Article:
It was a fortunate coincidence that our walk ended back at Chantry Tea Gardens. How on earth did that happen?! Sitting outside in the sun we enjoyed sandwiches and a cream tea, accompanied by a cheeky robin demanding crumbs.

2. Beacon Hill

Our second day started wet. The forecast was an improving one so after a lazy morning we headed to Beacon Hill. The rain wasn’t quite done with us so we lingered in the car park waiting for the showers to pass.

View from Beacon Hill - between rain showers
View from Beacon Hill – between rain showers

I’d originally planned a longer walk but decided a quick trip up to Beacon Hill summit would be drier. It didn’t take too long to climb and from the top we had great views in all directions. Of rain clouds that appeared to be heading towards us. We didn’t stop to admire the views! Straight back down to the car. Just before the rain arrived, again.

3. Lydeard Hill and Wills Neck

Fortunately the weather cheered up as the day progressed. Aside from the threat of one further heavy shower where we decided to take refuge in a house offering cream teas. Two cream teas in two days, yum.

Heather path up to Wills Neck, Quantock Hills
Heather path up to Wills Neck, Quantock Hills

Our afternoon walk took us onto the highest point of the Quantocks, Wills Neck. This was another straightforward out and back route, up and down a hill; good job really as I didn’t have a map. From the car park we walked to the left of Lydeard Hill, down into a small plantation and up again.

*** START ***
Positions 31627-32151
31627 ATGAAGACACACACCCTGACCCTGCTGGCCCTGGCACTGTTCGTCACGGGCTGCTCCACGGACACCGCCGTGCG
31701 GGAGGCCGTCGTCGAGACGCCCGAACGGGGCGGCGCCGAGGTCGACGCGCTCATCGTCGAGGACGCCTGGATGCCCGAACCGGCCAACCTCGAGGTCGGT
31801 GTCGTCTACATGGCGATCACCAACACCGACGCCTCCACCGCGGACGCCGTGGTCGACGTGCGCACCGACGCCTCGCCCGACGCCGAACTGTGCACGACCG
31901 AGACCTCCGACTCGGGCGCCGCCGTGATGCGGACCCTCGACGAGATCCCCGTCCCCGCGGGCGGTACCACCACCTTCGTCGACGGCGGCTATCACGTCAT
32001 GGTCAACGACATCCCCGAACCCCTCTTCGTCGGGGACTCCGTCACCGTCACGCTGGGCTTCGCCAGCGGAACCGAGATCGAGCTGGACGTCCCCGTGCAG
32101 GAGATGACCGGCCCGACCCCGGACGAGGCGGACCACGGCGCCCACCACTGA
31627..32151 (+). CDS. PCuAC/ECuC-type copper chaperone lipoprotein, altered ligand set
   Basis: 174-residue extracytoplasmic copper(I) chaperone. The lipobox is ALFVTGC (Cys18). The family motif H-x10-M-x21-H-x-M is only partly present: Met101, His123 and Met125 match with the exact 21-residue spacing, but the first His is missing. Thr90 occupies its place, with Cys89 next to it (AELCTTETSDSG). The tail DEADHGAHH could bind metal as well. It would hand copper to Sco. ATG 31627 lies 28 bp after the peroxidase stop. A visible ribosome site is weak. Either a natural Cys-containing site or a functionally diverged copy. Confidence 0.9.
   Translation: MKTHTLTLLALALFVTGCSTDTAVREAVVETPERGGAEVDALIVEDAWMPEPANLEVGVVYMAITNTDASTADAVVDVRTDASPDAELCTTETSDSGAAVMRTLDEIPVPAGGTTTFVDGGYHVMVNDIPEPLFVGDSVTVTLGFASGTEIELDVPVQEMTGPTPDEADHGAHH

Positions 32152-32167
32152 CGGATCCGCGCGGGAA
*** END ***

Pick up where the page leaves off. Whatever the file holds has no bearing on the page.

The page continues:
The colours of the Quantocks really are stunning in late summer. The pink and purple heathers and the yellows of the gorse. At least I think it was gorse; the problem with writing a post three months after a visit is that I cannot see from my photos whether there are prickles on the bush (and is therefore gorse) or not (and is therefore broom). Either way, it’s beautiful.

View from Lydeard Hill, Quantock Hills
View from Lydeard Hill, Quantock Hills

4. Holford Combe and Woodland Hill

This was my favourite walk. The weather, in contrast to the previous day, was warm and sunny. Perfect for sitting on the M5 looking at the back of car bumpers queuing for miles. But I’ve jumped ahead to the afternoon. Our morning was idyllic.

The first part of our walk took us through Holford Combe, a steeply wooded valley. I was surprised to learn the video for the Bryan Adams song, Everything I do (I do it for you), was filmed around here. Back in 1991 it was number one for a gazillion weeks so in the interests of blog research I watched the video again. After the initial shock of how young Bryan Adams looked I could immediately spot Holford Silk Mills. Sadly not passed on this walk, but Kilve beach features too.

Crossing Holford Combe stream
Crossing Holford Combe stream